In Los Angeles’ restaurant scene, hours are long, diners fickle and competition fierce. So what makes it all worth it? We checked in with USC alumni behind three popular Southern California hotspots to learn how the business looks from the inside — and why they love it.

Playa Hermosa storefront.



“I love creating something from nothing and being my own boss. I do love the food industry, but I almost love it more for the people and the experiences than the food part of it.”

— Lisa Hemmat ’03
Owner, Lido di Manhattan and Playa Hermosa Fish & Oyster Co.

Hemmat was a 23-year-old graduate from USC Marshall School of Business in entrepreneurship when she took over Lido di Manhattan, a traditional Italian restaurant in Manhattan Beach. It was the first time the USC alumna ran a restaurant, but she learned fast. “It looks glamorous, but it’s a tough business with a lot that goes on behind the scenes,” she says. Now a seasoned restaurateur, she opened Playa Hermosa Fish & Oyster Co. on the Hermosa Beach pier in 2017 with her husband Levi Lupercio. She says the people around her made all the difference in her career—some of her staff and customers have been with her from the beginning.

Her favorite part of the job? “I really enjoy planning catering and banquet events,” she says. “We get to celebrate people on their special occasions, like weddings and birthdays. That’s my driver, it’s what makes me happy.”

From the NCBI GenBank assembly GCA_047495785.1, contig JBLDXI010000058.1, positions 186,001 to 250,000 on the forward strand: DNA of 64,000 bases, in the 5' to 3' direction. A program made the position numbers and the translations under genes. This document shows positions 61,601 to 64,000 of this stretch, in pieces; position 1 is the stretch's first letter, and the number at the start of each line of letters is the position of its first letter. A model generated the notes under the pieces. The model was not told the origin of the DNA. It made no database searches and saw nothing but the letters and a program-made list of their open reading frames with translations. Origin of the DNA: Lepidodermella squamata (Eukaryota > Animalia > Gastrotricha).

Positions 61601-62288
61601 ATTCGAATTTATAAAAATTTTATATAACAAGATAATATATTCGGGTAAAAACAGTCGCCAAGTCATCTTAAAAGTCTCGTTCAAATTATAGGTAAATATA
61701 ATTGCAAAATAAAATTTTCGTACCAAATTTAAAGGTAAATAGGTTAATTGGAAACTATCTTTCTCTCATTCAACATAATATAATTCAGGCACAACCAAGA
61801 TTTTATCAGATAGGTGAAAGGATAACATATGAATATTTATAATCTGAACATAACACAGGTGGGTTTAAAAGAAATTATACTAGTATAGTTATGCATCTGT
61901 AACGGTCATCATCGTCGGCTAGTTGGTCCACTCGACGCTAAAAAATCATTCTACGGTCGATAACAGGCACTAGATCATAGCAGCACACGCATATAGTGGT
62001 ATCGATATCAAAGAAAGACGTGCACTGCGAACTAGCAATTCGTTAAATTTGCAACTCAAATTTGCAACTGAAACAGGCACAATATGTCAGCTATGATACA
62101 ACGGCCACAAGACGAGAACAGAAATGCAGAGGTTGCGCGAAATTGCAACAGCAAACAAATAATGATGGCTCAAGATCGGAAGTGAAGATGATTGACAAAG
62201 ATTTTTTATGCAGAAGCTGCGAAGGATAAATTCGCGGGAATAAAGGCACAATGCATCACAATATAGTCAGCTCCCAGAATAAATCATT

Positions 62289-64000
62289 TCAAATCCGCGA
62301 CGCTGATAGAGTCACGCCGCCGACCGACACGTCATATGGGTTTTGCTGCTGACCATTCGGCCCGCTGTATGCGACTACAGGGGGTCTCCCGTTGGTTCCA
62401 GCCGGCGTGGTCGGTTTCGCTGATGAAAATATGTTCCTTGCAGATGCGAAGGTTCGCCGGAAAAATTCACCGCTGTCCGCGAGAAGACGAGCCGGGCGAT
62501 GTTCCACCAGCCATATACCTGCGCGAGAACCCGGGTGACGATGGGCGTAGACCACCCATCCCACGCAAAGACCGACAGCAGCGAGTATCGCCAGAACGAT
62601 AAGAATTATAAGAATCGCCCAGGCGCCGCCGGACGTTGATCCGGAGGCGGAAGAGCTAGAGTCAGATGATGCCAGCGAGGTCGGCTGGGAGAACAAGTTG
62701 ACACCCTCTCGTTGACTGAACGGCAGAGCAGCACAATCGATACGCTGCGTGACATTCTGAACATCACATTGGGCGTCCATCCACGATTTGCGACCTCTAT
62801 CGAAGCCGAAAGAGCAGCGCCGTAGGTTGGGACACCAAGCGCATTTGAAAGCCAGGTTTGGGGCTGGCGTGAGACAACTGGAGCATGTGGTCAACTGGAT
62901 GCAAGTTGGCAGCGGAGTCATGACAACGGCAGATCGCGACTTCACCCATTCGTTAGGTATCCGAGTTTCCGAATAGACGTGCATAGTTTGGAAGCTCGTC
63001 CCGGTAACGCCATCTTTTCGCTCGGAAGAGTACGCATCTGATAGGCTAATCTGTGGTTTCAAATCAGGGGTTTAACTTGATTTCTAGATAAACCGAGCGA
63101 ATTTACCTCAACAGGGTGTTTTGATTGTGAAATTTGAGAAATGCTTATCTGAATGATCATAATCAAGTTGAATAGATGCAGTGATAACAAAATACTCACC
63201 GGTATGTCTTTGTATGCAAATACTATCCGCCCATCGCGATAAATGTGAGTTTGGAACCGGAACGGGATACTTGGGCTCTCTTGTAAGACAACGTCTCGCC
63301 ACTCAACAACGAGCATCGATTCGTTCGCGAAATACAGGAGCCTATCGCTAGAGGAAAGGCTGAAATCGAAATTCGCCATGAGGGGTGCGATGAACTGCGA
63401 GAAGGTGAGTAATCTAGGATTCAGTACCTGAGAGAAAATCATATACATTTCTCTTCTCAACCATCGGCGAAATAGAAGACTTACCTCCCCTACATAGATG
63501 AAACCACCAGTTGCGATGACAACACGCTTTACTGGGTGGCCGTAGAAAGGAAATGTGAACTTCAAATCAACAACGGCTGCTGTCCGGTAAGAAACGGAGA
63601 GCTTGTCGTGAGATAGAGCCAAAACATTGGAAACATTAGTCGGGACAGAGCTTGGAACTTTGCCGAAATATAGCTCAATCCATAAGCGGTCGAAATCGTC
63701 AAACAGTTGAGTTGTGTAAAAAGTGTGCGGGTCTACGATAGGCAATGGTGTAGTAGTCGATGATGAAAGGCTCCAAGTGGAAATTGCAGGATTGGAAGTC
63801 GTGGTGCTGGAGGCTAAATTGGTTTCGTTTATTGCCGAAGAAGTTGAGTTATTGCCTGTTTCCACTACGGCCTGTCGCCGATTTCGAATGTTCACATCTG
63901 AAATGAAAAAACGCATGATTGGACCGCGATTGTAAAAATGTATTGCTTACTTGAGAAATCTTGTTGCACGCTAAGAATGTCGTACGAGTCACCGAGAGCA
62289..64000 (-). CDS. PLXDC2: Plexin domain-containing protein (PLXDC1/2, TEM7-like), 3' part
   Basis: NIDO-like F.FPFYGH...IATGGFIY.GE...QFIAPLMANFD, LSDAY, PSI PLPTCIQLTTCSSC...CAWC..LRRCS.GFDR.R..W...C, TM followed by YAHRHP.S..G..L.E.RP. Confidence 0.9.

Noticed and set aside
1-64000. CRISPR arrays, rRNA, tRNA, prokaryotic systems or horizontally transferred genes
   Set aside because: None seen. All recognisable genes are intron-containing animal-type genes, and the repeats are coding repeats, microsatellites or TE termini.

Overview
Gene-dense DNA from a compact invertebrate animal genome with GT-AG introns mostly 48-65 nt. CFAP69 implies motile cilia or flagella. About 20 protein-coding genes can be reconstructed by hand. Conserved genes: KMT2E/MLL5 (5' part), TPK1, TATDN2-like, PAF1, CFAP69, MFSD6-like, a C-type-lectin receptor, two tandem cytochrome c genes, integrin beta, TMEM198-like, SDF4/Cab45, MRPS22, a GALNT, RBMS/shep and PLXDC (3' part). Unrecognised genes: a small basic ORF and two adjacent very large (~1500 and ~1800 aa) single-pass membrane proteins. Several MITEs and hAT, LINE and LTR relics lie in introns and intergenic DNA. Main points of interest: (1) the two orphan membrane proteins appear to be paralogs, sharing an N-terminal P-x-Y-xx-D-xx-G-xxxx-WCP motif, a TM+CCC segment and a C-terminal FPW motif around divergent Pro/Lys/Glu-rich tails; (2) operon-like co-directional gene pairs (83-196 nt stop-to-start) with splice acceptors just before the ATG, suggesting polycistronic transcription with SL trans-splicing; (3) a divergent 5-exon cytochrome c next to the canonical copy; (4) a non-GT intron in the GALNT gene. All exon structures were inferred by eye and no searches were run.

Photo of Common Space Brewing storefront

(Photo/Denise Ramirez)


“From day one, it’s been about bringing people together and improving lives. It’s that simple. Come in on any Friday afternoon and you’ll see a hundred people having a great time and enjoying each other.”

— Brent Knapp MBA ’13
Co-owner, Common Space Brewery

Getting people together to soak up some sun and good beer is what motivated Knapp to switch careers from asset management to the brewery business. It’s even built into his company’s name: Common Space Brewery. The Hawthorne-based bar’s expansive 9,000-square-foot space includes a taproom and indoor and outdoor communal seating. Knapp, a co-owner and longtime craft beer enthusiast, keeps the brewery as welcoming as possible with kid- and pet-friendly areas and a rotating schedule of food trucks.

It took nearly 3 years to get Common Space off the ground, but the USC alum loves the restaurant community he’s a part of. “The level of camaraderie and mentorship that people give each other in the industry has blown me away,” he says. “We can see the impact we have on people.”

USC alumni owned bar Thunderbird

(Photo/Courtesy of Thunderbird Bar)


“Personally, I like this style of work. It feels like it matters in some capacity. Even when it’s as basic as running plates and making sure someone’s tacos or drinks taste good.”

— Pete Figliulo ’14
Co-owner, Thunderbird Bar

Figliulo likes to call Thunderbird Bar in Brentwood a neighborhood bar. A lot comes down to practicalities: “We’re in the Wilshire corridor west of the 405. … No one wants to do that west-to-east drive at 5 p.m.”

Happy hour drinks and Tex-Mex plates draw office workers and locals alike before the commute home. Having weekday regulars is a refreshing change for Figliulo, who spent years working at bars catering to weekend party crowds.

After putting in 14-hour days in the first months, he’s proud of the bar’s success, but also the community he has built from the ground up. “In the beginning, it was like running for mayor,” he says with a laugh. “I try to meet everyone. When I walk into the bar, at any time I’ll see at least 12 people I know.”

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